if ($status) goto err
set msg="Error replacing $file"
mv -f "$file.tmp" "$file"
if ($status) goto err

# check that we did reduce the size
set msg="Error finding the new size of $file"
set newsize="`ls -l "$file"  | cut -s -d' ' -f 5`"
if ($status) goto err
if (`echo "$newsize" | grep -c '^[0-9][0-9]*$'` != 1) goto err
set msg="Failed to reduce the file size"
if !("$newsize" < "$oldsize") goto err

# done
goto end

# error
echo "*** $msg\!"
exit 1

# end

The reason I am still googling this is that I am somewhat concerned about the (remote) possibility that some process writes to the log file just as I am moving it into position. But I guess there is simply no other way to find on the web.

Note: in the script above, SIZE is in bytes, e.g. 100000 for 100 kB.

  • If the process writing to the log file keeps the file open, then deleting the original file and replacing it with a new file will not accomplish anything. The open file descriptor will still be writing to the now-deleted file and the file created by the tail command will never be touched.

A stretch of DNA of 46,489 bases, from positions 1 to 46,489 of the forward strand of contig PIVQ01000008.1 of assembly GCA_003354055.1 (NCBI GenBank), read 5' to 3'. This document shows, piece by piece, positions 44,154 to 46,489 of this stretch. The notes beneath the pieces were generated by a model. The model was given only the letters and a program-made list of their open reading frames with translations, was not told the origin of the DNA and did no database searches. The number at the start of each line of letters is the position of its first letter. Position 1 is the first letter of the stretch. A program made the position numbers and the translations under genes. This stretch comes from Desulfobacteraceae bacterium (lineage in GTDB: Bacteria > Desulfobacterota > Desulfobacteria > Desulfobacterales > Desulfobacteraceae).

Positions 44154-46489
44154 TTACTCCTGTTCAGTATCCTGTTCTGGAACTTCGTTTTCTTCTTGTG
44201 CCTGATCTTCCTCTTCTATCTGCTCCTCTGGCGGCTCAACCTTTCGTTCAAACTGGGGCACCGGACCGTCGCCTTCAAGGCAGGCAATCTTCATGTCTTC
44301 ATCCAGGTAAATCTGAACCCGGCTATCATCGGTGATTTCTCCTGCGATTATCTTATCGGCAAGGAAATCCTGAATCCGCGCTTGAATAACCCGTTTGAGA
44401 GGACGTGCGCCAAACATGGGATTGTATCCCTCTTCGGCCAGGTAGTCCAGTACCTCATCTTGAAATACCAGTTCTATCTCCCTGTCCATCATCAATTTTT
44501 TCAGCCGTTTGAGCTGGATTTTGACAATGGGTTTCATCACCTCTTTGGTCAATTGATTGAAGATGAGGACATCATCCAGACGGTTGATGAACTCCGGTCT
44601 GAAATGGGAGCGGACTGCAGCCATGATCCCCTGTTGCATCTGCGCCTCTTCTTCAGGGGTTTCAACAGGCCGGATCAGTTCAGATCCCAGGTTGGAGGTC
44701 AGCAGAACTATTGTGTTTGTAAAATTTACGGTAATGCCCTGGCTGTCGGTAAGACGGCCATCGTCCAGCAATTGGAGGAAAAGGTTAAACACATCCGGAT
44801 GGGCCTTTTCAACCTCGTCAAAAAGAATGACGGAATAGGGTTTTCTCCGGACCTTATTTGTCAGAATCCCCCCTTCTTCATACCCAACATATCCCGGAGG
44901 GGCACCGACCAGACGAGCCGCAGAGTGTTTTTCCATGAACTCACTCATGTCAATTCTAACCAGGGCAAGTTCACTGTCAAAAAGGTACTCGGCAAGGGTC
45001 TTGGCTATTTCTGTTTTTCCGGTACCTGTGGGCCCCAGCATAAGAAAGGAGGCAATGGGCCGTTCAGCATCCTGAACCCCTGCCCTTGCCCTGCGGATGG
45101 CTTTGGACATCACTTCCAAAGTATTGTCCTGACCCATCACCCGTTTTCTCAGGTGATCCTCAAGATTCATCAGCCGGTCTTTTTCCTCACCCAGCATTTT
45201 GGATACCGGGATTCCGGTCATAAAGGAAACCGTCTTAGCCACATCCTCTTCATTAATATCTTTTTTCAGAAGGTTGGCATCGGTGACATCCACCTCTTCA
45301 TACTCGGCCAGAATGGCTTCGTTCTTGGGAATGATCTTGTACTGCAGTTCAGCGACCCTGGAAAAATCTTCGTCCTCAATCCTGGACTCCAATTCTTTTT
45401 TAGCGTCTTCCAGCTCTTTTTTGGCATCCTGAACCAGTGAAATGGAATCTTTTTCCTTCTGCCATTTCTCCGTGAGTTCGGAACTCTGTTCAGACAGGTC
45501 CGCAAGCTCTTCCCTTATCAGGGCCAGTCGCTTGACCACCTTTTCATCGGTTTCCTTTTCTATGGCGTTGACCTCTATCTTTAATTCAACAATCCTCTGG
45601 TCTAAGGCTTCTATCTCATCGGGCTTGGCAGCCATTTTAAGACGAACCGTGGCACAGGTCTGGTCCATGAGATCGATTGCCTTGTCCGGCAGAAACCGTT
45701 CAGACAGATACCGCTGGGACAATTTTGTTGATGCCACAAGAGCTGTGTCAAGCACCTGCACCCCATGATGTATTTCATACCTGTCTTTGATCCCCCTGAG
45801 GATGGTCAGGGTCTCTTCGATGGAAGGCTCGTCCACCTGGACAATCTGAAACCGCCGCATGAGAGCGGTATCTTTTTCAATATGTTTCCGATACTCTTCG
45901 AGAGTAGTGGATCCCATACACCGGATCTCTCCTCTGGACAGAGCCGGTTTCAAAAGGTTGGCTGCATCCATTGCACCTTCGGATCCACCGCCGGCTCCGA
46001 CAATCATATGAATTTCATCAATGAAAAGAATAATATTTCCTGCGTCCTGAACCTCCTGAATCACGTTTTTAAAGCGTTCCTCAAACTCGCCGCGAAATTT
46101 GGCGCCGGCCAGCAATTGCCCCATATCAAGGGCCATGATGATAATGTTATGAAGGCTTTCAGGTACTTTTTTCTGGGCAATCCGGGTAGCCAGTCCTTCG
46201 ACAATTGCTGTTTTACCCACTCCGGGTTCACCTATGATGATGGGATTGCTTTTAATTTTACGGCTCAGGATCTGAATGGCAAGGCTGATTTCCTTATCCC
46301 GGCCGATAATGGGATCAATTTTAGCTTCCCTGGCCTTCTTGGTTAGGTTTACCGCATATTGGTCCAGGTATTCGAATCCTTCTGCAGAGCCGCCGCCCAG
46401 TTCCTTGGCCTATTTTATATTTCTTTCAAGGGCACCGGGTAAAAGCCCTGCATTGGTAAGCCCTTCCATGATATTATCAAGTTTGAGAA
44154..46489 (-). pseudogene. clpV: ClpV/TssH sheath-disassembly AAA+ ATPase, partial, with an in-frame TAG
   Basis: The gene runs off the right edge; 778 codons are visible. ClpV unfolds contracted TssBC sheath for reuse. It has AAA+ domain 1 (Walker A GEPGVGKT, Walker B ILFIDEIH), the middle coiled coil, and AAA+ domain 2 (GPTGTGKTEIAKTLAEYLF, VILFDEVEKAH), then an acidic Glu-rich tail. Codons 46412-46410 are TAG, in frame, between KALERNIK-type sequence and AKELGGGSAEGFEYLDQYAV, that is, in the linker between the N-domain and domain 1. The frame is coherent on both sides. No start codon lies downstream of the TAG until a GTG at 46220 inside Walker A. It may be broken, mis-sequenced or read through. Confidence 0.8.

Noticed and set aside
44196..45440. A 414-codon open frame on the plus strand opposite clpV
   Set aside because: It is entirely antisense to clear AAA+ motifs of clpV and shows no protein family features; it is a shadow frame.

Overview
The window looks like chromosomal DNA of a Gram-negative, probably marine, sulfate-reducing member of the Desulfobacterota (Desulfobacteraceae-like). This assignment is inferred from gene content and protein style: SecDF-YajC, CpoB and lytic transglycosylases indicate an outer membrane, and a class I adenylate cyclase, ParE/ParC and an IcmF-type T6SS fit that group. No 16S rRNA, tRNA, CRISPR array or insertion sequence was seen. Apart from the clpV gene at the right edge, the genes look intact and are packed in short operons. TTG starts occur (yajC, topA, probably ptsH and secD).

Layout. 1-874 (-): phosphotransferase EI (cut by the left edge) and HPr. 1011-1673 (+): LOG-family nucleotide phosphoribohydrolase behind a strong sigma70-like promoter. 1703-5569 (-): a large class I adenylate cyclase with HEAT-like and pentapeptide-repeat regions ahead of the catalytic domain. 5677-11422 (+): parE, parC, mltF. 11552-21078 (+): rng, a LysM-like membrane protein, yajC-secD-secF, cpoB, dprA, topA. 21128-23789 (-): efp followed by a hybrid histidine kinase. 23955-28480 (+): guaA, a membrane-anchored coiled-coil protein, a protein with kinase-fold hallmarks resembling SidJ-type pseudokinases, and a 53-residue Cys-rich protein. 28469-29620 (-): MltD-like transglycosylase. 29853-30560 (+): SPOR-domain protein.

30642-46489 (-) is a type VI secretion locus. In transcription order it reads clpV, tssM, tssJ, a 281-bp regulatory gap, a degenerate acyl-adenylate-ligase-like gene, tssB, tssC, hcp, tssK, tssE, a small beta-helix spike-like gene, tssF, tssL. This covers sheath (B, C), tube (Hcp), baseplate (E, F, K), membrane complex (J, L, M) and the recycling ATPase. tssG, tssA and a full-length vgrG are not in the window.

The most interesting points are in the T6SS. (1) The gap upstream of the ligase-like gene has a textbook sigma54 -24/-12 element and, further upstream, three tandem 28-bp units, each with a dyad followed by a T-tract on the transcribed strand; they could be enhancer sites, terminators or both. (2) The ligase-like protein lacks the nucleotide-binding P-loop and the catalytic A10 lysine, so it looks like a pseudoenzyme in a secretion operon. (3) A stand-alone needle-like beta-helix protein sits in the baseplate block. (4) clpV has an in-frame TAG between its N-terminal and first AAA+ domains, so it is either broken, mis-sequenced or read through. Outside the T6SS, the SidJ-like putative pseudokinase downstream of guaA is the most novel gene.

– doneal24
    Commented Nov 4, 2022 at 20:03
  • @doneal24: Yes, if the process writing to the log file keeps the file open, the above solution does not work by itself. But read the original question: the poster wanted to use tail, (but got some other problem), so this obviously did not apply to him (or me, so far). But I found that fetchmail (in demon mode) does do this. So I had to make an adjustment to my script in this case to touch $HOME/.fetchmailrc immediately after moving the new log into position. This causes fetchmail to restart and reopen the log. Thanks for reminding me to add that here.
    – LeoninT
    Commented Nov 5, 2022 at 21:40

Configure logrotate to manage your log files.

What you most probably want is the copytruncate option.

  • 1
    I don't want to rotate the log file. Just keep the file and want to truncate the file for the last N lines only. When i try to truncate it deletes the recent logs and keep the old logs but i want vice versa. Can you help me on this? Commented Jul 27, 2022 at 15:42